Sunday, February 25, 2018

T&T entering unchartered waters, says Small

In the Senate

TRINIDAD and Tobago will be ente­ring “unchartered waters” with the package of legislation being proposed in the Constitution (Amendment) Bill, 2014, Independent Senator David Small has said.

Small said only one country in the world, Kirabati (pronounced KIRR-i-bas), currently has both the run-off and recall provisions included in their constitution.

Because having a recall, a run-off and term limits for prime minister is unchartered territory, a British university professor who is an expert in constitutional reform intends to do a paper on it. Small made the statements du­ring his contribution to the debate in the Upper House last night, at Tower D, Interna­tional Waterfront Centre, Port of Spain,.

Small said he saw nothing wrong with the individual amendments proposed in the bill.

“I have looked at it, I have listened and I don’t get the impression that there is anything sinister in the plans of the Government in bringing this to the table,” Small said. “How it has come has caused a huge problem, but I do not sense any malice, any sinister approach on behalf of the Government in bringing this. That is my read on it,” he said.

Small said 18 countries currently have the run-off provision included in their constitution. “Of the 18 countries in the world that use run-off, only one also uses recall. One,” Small said. That one country is the island nation of Kirabati in the central Pacific. Small said of the countries that use the first-past-the-post system, only six use recall.

“This bill will place Trinidad and Tobago in a very exclusive club of a total of two countries to have run-off and recall provisions, and then also term limits,” Small said.

“I think with the measures individually, we can pick them apart and say good, bad and indifferent, but there is no empirical evidence to show how they work together and for me, that is the biggest mental challenge that we have,” he said. Small said his main concern is that it has not been tested. “I have no objection, per se, to any one of these measures, in all honesty, but because this has not been tested as a package, I have deep concerns,” Small said.

Small said half of the countries that use run-off on a national level have political roots with France. “Half of the countries in the world that use the run-off system can trace their political roots to France, with eight having French as their national language,” Small said. Small said he believed the run-off provision should not be implemented without campaign-finance reform first being introduced. Small was among several senators who said they had been booed by protesters outside the Parliament.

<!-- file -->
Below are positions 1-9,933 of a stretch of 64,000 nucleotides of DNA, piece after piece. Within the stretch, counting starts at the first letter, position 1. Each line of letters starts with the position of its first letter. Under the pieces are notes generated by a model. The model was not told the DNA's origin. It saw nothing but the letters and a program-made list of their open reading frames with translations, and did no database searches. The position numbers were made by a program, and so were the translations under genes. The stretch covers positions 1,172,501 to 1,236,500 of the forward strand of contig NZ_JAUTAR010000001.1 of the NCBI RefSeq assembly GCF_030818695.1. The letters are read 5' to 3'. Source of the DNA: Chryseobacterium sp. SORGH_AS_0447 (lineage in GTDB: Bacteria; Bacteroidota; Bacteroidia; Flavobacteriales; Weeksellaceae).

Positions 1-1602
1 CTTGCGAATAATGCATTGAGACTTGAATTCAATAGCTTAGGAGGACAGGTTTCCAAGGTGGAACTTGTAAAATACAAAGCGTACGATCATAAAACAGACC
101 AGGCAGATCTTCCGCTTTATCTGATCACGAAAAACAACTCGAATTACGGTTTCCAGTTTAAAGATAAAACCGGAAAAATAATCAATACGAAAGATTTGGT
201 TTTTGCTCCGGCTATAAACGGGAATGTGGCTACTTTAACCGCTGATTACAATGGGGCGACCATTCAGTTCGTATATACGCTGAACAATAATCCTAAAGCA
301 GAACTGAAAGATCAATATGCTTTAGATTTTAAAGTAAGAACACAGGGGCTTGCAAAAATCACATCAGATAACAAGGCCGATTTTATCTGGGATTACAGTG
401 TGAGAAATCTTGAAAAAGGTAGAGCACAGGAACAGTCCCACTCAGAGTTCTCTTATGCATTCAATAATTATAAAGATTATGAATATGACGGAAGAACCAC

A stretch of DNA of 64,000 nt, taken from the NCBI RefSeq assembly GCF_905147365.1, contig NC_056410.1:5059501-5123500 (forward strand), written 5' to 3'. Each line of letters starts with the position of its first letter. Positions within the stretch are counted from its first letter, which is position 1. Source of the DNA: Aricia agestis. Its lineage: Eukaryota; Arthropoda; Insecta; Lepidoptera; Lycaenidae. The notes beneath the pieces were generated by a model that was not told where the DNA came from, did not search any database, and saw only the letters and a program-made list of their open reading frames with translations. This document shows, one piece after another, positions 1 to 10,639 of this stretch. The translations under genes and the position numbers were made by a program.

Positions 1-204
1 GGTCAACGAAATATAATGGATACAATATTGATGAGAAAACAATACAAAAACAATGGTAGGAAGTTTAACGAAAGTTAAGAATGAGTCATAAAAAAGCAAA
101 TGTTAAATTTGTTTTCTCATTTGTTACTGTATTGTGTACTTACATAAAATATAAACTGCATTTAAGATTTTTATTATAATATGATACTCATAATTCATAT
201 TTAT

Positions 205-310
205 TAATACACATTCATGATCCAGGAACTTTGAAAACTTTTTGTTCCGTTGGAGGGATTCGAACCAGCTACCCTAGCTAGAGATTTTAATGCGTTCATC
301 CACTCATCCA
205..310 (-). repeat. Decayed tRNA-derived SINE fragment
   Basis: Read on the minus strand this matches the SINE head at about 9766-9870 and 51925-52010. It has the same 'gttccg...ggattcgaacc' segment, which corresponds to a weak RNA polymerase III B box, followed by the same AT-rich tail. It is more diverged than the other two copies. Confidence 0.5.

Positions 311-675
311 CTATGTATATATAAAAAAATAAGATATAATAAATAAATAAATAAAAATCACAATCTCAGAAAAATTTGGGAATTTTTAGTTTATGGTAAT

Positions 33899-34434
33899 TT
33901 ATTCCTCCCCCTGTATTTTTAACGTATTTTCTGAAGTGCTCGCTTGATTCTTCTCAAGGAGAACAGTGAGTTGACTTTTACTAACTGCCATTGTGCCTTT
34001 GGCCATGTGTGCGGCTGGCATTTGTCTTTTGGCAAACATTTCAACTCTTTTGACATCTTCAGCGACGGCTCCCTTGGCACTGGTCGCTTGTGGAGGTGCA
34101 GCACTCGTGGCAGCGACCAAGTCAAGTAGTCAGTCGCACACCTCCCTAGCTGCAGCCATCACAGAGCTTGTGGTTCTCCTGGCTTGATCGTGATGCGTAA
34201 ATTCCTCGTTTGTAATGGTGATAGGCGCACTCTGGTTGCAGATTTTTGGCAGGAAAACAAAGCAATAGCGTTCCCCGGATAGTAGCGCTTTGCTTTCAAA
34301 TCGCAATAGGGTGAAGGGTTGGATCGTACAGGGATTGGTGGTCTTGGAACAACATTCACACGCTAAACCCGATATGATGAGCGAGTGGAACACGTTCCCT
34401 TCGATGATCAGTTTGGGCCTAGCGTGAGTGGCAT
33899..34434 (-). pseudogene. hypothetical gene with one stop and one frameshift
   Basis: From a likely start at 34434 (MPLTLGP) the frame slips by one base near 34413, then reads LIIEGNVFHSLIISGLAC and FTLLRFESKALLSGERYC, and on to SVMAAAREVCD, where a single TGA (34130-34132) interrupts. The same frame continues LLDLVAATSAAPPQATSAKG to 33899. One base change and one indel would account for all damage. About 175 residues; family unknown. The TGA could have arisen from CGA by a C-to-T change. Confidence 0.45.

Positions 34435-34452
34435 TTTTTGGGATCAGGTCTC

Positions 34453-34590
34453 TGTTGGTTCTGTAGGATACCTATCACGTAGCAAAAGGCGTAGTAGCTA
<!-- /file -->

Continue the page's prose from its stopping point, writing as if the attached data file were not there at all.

“Everyone has jumped quickly on the for or against bandwagon. I didn’t have that luxury, Mr Vice-President, and in any event, that is not my character. Popularity is not a factor in my determinations so even though I was booed by the crowd, I am not here to be popular,” Small said. “What is a major factor is the application of the appropriate rigour to my analysis; all I have attempted to do here is to provide information, facts and observations that I hope will shape our common understanding of landscape,” he said.

“If the decision is that this legislation is implemented, then at least what I hope I have done here today is provide a better understanding of what we are entering into is relatively unchartered waters, and I am not sure that we understand that if we are agreeing to do that but under­stand we are going into waters that one other country has gone into, and I’m not sure if that has been impressed to all and sundry,” Small said.

Small said he is not opposed to change, but he is not certain if this country is ready for the amendments proposed in the bill.

“Given my factual observations and the analysis I have conducted, my decision and positions are logically pushed in a particular direction, but what I have always stated, I don’t expect perfect solutions; I tend to be willing to accept a 70 per cent solution to anything as opposed to remaining with the status quo,” he said.

“I am one for change and I like to be moving forward and being progressive, however, the legislation presents a combination of measures that have not been tested as a package, and I puzzle at the experience and capability and the sheer number of the administrative requirements to get this done; I am not sure if Trinidad and Tobago is ready for this as a package at this time without some additional analysis,” Small said.

Small said he used Dr Matt Qvortrup, the director of research at Cranfield University in the United Kingdom, as a “sounding board” during his research on the bill. “Dr Qvortrup has asked me to make sure that when...he wants to understand the outcome (of this debate) because he is going to be wri­ting something about this because what we are proposing here doesn’t exist anywhere in the world and he wants to be able to...he wants first dibs,” Small said.